Wisconsin Nude Beach Has Sex Problem

PHOTO: The Badger Naturists summer home at Mazo Beach.
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A stretch of property along the Wisconsin River that has become a de facto nude beach is trying to quash its reputation as a gathering place of those looking to have more than a PG-rated good time.

Wardens with the Wisconsin Department of Natural Resources are cracking down on what they say has been a growing problem of people sneaking away from the nude beach and into the woods for trysts or to take drugs, exposing "lewd and lascivious" behavior to passing boaters and recreationalists.

"Over the past 10, 15, 20 years, increasingly there has been more drug use, overt sexual acts, involving couples, groups, individuals, conducting basically lewd and lascivious disorderly conduct," said Mark Aquino, regional director for the department. "So we've had complaints from people coming down the river canoeing, people birding or pursuing other recreational pursuits, who come across people involved in overt sexual activity."

Many of the naturist groups that frequent the area say that the people sneaking off for a quickie in the woods are not their members, but gawkers who show up at the well-known nude spot for more mischievous purposes.

"Naturists aren't normally the ones that go off to the woods and enjoy a dalliance. There's not a whole lot we can do about gawkers and people that cruise down there to have sex," said Nicky Hoffman Lee, managing director of The Naturist Society, based in Oshkosh, Wis.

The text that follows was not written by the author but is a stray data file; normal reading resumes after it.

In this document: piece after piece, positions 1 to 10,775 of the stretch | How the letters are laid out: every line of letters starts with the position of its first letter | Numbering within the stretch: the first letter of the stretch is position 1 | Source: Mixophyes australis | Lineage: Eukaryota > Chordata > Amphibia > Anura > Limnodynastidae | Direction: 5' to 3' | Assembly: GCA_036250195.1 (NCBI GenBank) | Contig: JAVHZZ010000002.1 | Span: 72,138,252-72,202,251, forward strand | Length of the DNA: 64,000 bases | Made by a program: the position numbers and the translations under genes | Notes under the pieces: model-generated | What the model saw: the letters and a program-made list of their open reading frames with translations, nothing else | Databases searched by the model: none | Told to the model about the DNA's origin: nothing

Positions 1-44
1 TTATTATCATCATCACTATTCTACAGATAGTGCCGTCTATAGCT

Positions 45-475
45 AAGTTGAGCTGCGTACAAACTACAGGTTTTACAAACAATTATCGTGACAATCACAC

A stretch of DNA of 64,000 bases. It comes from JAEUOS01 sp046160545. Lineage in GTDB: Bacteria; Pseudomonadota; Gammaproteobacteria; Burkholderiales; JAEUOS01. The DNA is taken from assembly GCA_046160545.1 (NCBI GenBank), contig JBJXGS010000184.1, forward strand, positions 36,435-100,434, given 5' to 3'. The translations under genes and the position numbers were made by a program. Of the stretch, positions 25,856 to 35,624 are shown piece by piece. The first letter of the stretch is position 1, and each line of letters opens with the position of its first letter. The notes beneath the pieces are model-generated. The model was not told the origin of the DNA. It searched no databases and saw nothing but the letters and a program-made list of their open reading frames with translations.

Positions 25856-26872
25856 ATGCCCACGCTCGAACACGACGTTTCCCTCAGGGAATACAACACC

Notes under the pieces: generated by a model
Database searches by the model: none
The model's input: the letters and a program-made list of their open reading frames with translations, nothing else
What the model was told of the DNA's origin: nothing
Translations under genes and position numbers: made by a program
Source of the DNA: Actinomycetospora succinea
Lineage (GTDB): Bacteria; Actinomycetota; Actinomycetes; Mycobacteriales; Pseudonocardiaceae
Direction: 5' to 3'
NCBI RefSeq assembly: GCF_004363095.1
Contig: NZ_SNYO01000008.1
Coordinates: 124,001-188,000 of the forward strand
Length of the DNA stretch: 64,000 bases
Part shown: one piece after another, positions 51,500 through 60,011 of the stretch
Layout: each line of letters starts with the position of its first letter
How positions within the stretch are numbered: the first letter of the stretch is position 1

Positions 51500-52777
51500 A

Ruth Bender, who owns property near the beach, told the Associated Press that she had been subjected to many displays of unlawful behavior.

"They were having sex right on the islands, the sandbars when the river was lower," she said. "People can't understand something like that is going on. That's a nice section of the river. I don't know what fun they get out of that."

The wardens with the department are closing off access to more than 60 acres of natural woodland adjacent to the beach in order to deter people from sneaking out of public view for bad behavior.

"If we take that area away from public access, it forces people into the open, where they may be less willing to engage in those behaviors," Aquino said.

Hoffman Lee said that the increase in attention to the problem is a welcome change.

"We're glad the rangers are there," she said. "We call them if we see people with loose dogs on the beach and if we see people go off into the woods and mess around. We want it to be a nice safe place as well."

The beach has been a nudist gathering place for decades, Aquino noted, and the various naturist groups have worked well with law enforcement authorities. The district attorney does not prosecute nude sunbathers who use the beach, although it is not officially designated as a beach for naturists.

As word has spread about "Mazo Beach," named for the nearby town of Mazomanie, to naturists and those interested in gawking at them, visitors from as far away as Florida have shown up to see the sights. With the rise in visitors, law enforcement has seen a rise in disorderly behavior, including drug use and sexual acts.

Department of Natural Resource agents spent six days at Mazo Beach in 2010 and made 16 arrests for unlawful behavior, Aquino said. They sent agents to the beach nine times last year, and made 64 arrests.

Aquino said the department cannot afford to have its agents spend more time at the beach, especially on weekends, but hopes that closing access to the trouble spots will help deter the behavior.

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